i watched the Twin Towers fall through the haze of a whiskey hangover while i sat cross-legged on my living room floor. A good friend of mine had called to rouse me from bed with a near hysterical "We've been bombed! Those bastards attacked us." I'm not sure who she thought attacked us (i never did think to ask her), and it wasn't bombs they hit us with, but our own airplanes. But those details were almost irrelevant as i sat there this too-big pajama bottoms with tears streaming down my cheeks.
As to how the attacks have changed us? It hasn't been for the better: The fall of the Twin Towers wounded us, and made us a people afraid of the world beyond our borders. The obscene amount of blood and treasure that has been spent in Iraq and Afghanistan is staggering. We have created elaborate rituals to create the illusion of security, but don't actually make people any safer. And a huge Homeland Security apparatus that is unmanageable and who's ballooning costs simply can't be objectively justified. And all the while our leaders drape themselves in the American flag and tell us that this war against 'terror' (as if we were making war on the Boogie-man and his allies, the Monsters Under The Bed.) is unending.
We aren't stronger, or freer, or safer (despite what some would have you believe) than we were before the attacks. We are manifestly none of those things. But the thing that strikes me most of all as i look back on the last ten years is the complete lack of vision on the parts of our political class. On September 12th George W. Bush squandered the opportunity to unify not just the people of the United States, but the whole world. He could have rallied the American people to new era of civil service and self-sacrifice. He could have stood behind that podium and said "We have to go to Afghanistan to get rid of the Taliban, and afterwords we are going to build a proper nation there so this never happens again. Go out there and join the military or join the peace corps." Instead he told us to go shopping.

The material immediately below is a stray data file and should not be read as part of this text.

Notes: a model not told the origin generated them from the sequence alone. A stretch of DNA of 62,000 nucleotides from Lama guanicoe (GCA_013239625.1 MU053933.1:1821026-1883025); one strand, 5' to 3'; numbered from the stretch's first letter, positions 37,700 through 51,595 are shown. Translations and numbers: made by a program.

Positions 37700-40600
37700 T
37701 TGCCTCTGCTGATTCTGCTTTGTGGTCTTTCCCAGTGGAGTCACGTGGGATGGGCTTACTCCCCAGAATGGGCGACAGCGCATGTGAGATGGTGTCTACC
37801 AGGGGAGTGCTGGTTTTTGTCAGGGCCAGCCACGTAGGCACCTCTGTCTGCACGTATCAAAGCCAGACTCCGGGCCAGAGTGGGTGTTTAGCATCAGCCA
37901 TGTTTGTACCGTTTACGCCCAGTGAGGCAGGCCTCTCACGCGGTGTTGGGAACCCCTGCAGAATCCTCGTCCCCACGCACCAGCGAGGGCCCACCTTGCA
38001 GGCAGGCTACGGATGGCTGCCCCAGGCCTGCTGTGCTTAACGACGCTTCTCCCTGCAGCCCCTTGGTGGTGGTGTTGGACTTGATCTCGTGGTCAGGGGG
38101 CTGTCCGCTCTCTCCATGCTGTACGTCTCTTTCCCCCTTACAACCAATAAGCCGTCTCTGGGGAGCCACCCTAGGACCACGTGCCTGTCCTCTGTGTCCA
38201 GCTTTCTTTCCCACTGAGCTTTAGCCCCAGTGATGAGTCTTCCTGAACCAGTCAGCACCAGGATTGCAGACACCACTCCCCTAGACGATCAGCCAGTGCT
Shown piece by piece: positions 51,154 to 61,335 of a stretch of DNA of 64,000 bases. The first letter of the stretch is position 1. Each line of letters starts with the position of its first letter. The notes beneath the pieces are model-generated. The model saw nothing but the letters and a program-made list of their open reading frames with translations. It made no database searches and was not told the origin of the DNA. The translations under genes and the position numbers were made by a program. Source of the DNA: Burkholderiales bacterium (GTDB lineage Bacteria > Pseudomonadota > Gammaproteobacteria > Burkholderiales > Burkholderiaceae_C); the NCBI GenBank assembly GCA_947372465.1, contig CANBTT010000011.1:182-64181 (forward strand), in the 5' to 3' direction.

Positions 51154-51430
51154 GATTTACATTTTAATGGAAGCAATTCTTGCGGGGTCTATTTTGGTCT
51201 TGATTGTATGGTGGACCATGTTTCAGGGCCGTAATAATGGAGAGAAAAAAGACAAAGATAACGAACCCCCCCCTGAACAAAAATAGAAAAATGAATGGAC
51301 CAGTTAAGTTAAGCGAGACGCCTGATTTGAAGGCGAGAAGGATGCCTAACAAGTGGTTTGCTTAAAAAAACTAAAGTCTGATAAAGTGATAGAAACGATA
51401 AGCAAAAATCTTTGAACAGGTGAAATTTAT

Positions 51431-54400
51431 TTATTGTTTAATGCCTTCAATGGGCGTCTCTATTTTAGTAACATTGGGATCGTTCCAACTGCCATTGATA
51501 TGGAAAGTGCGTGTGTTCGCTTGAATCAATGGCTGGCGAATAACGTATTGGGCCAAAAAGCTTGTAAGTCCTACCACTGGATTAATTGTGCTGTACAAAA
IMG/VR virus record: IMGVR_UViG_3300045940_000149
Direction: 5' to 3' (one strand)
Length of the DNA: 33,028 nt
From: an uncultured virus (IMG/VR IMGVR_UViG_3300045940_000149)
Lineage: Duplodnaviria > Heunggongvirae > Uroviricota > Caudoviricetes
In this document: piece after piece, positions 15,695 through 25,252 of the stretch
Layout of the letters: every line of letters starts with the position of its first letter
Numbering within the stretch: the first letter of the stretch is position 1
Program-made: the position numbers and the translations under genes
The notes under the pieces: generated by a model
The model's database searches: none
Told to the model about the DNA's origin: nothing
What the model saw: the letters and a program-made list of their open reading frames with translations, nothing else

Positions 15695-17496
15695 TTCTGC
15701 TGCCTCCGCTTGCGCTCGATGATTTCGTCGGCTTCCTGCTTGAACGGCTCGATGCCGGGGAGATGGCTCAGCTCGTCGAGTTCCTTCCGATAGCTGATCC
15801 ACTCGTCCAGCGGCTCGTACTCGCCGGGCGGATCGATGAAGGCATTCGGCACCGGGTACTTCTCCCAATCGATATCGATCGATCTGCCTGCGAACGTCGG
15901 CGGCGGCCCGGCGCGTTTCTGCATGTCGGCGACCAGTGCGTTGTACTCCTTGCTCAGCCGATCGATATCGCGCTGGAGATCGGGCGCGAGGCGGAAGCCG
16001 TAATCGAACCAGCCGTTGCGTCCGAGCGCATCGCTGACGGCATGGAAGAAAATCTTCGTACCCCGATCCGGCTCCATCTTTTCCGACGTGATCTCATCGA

It wasn't just domestically where we dropped the ball. A crisis is also an opportunity, and Dubya had the opportunity to clean house in the Middle East. He could have not only brought Afghanistan out of the Dark Ages, and perhaps brought Iran into the American Hegemony (if Nixon can go to Beijing, Bush could have gone to Tehran). But most importantly the immediate aftermath of Sept 11th was the perfect moment for Bush to put real pressure on the Palestinians and Israelis to settle their borders and create a lasting peace.
I know, I know. Peace in the Middle East? Maybe I'm a dreamer, but he could have done more. Obama is no better. The economic melt-down was an opportunity to right our economy and revitalize the middle class. He opted to put band-aides on the healthcare system. These last ten years have been the very definition of extraordinary times, and our current political leaders aren't adequate to the task. We are a great people, and we can sense that greatness slipping away. But it doesn't have to. If we want to make America great again we need leadership big ideas and the courage and vision to make them a reality. That's not asking for too much, is it?